What’s sprayed on your island? House committee to hear pesticide disclosure bill

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An attempt to address pesticide disclosure at a statewide level will be heard today before the House Committee on Agriculture.

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An attempt to address pesticide disclosure at a statewide level will be heard today before the House Committee on Agriculture.

The original form of the bill, which crossed over from the Senate earlier this month, dealt only with the Department of Agriculture’s pesticide use revolving fund, which is used to support registration, licensing, certification and compliance monitoring. It called for an increase to the amount of money in the fund but did not specify an amount.

Senate Bill 804’s current form also includes the revolving fund increase. It was substantially updated to include mandatory pesticide disclosure.

Although SB 804 cleared its chamber in its first form, a House bill that called for more disclosure proved to be a more controversial measure and did not make it to crossover.

The new language in SB 804 draws largely on that of the failed House bill, although it eliminates a section that would have allowed county pesticide regulations to pre-empt the state-level ones as well as a section requiring advance notice of pesticide application.

According to Civil Beat, the proposed changes were made by Agriculture Committee chairman Richard Creagan, D-Naalehu, Ocean View, Captain Cook, Kealakekua, Kailua-Kona. Creagan could not be reached for comment Tuesday.

Creagan, along with Big Island Reps. Nicole Lowen and Cindy Evans, co-signed the original House bill, HB 790, which was introduced by Oahu Rep. Chris Lee.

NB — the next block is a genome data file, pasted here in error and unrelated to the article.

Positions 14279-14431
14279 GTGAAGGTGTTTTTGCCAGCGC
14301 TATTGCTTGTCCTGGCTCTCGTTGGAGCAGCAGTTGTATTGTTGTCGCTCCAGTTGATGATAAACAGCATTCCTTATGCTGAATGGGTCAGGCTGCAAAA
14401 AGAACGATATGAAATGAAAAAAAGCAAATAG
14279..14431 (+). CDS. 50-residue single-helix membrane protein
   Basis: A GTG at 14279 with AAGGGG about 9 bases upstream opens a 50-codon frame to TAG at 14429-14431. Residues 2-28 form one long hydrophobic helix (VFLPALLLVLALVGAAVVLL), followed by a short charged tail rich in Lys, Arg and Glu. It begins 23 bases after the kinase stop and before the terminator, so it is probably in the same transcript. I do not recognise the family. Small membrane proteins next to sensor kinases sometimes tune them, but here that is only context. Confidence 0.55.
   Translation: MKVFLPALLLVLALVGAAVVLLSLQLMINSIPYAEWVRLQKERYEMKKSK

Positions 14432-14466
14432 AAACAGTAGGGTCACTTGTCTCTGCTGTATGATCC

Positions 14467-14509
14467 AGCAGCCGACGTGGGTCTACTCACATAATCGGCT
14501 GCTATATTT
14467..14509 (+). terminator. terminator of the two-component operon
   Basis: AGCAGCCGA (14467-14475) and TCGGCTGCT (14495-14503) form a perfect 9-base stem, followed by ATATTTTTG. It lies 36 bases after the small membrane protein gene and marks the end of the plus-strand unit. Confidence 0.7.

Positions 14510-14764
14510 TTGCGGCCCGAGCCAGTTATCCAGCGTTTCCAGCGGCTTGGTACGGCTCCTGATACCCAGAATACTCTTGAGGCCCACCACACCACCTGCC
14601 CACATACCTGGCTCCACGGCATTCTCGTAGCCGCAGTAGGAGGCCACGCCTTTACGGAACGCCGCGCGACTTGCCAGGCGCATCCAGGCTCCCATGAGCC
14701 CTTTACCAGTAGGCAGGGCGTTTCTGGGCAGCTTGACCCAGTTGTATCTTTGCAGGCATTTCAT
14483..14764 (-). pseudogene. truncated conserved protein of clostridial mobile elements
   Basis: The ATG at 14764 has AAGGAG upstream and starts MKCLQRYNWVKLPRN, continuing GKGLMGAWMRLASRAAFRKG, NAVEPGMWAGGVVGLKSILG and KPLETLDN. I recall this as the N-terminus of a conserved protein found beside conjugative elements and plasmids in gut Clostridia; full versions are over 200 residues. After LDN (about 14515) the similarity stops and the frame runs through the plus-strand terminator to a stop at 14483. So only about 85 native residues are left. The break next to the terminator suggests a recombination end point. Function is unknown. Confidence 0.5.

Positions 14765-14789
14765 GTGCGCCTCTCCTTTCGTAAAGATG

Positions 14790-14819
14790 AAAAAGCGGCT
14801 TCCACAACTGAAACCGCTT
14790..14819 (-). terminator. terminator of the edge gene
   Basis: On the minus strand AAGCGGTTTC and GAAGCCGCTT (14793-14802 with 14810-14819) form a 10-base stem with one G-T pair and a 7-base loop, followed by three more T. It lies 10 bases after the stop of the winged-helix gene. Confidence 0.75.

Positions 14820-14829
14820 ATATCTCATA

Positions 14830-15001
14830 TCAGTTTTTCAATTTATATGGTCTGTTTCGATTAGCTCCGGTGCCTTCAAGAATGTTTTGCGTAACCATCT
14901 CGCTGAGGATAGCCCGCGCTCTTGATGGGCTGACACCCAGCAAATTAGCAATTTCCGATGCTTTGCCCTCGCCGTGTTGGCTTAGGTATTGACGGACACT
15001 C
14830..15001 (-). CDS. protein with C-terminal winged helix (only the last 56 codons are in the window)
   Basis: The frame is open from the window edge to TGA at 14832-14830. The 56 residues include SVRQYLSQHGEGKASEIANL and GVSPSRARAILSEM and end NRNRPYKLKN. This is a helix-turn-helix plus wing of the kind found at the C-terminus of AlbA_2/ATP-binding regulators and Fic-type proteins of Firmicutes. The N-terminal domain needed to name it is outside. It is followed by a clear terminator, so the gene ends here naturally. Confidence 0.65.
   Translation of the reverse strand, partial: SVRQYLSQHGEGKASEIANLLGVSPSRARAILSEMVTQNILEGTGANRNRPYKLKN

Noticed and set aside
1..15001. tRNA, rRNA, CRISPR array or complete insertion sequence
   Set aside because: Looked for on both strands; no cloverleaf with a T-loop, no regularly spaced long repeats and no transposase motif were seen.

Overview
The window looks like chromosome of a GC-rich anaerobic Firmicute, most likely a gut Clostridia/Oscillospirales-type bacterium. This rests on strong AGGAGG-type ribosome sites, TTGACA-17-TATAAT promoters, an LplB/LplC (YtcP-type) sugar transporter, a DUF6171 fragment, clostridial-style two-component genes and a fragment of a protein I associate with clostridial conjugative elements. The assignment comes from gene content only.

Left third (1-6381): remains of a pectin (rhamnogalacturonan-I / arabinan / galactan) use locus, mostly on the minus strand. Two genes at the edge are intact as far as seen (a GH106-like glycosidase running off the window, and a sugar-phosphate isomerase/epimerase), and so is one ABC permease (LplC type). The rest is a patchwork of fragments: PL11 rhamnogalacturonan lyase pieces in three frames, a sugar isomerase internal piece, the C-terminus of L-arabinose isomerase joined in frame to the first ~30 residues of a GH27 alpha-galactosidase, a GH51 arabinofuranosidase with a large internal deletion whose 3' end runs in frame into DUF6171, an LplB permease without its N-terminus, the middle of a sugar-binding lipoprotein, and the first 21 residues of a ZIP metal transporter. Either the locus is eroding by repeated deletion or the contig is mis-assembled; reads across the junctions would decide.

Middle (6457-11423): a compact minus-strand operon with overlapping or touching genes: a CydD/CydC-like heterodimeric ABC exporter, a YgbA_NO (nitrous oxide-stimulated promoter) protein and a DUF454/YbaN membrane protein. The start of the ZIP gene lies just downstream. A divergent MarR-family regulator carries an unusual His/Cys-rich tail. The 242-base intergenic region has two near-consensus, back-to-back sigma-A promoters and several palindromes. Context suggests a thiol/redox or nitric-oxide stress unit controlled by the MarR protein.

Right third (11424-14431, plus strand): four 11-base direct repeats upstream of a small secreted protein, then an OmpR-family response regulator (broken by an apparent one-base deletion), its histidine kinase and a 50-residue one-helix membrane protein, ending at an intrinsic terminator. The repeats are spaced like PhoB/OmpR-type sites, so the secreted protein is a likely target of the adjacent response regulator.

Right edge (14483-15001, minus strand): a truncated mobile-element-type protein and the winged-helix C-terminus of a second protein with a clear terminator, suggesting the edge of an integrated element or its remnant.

“We’ve heard for years from residents on a number of islands that their families are being exposed to pesticides which are having an impact on their health and safety,” Lee said.

As presented now, SB 804 would make mandatory the guidelines that are part of the Kauai Good Neighbor Program, a program that asks large-scale agriculture business to report the names of restricted-use pesticides they spray on crops. Participation in the Kauai program is voluntary, however.

“That provided the first data (points), but it’s incomplete because it’s a voluntary program,” Lee said.

“What we don’t know is if key information is being left out intentionally or otherwise,” he said. “The (House) bill … would require those companies spraying large amounts of restricted-use pesticides near communities to disclose what they’re spraying, when and where, so that we actually assess whether or not there’s a meaningful impact in our community.”

During House hearings, testimony was divided, with many opponents stating the measure would impose undue costs.

Bennette Misalucha, executive director of the Hawaii Crop Improvement Association, said in written testimony that pesticide toxicity already was “carefully evaluated by the U.S. Environmental Protection Agency before allowing it to be sold for use. … To require additional notifications and reporting is unnecessary and places increased costs on farmers, at a time when agriculture is already besieged by other challenges.”

The DOA neither supported nor opposed the bill, but commented that it would increase costs to the department because of a need to hire personnel to track record-keeping and compliance.

A Kauai fact-finding commission report on pesticide usage, funded by the DOA and Kauai County, was published last May. DOA director Scott Enright said during a press conference last year that the report found “no environmental or public health problems that could be demonstrated at this time.”

The issue of pesticide use in Hawaii “obviously is not new,” Lee said. Still, he said that in recent years bills are moving “farther now than they ever have before.”

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“Certainly there’s more attention from the public than ever before,” Lee said. “There’s overwhelming support in the general public to put health and safety first, before the interests of companies spraying pesticides or anything else.”

Email Ivy Ashe at iashe@hawaiitribune-herald.com.

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